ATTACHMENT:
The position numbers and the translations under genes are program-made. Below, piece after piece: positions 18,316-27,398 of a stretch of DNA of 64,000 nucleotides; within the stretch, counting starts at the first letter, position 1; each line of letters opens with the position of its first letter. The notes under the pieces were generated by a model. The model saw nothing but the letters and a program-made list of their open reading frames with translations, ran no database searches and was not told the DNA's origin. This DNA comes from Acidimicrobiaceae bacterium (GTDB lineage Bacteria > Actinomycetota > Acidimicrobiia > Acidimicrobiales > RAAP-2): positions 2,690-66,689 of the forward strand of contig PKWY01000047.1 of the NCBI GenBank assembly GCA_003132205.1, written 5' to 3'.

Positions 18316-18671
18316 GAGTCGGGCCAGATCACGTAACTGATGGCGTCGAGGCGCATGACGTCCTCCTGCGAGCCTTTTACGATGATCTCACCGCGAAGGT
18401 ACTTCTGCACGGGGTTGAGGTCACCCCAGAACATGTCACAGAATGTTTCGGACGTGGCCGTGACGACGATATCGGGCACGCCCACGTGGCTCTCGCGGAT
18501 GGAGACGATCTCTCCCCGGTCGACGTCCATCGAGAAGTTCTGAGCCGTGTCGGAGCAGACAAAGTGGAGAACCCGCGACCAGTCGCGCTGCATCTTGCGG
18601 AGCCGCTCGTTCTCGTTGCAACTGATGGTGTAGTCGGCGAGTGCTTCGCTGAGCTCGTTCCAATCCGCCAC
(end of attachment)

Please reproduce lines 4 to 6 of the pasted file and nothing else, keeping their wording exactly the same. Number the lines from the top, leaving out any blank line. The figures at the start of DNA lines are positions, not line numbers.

18401 ACTTCTGCACGGGGTTGAGGTCACCCCAGAACATGTCACAGAATGTTTCGGACGTGGCCGTGACGACGATATCGGGCACGCCCACGTGGCTCTCGCGGAT
18501 GGAGACGATCTCTCCCCGGTCGACGTCCATCGAGAAGTTCTGAGCCGTGTCGGAGCAGACAAAGTGGAGAACCCGCGACCAGTCGCGCTGCATCTTGCGG
18601 AGCCGCTCGTTCTCGTTGCAACTGATGGTGTAGTCGGCGAGTGCTTCGCTGAGCTCGTTCCAATCCGCCAC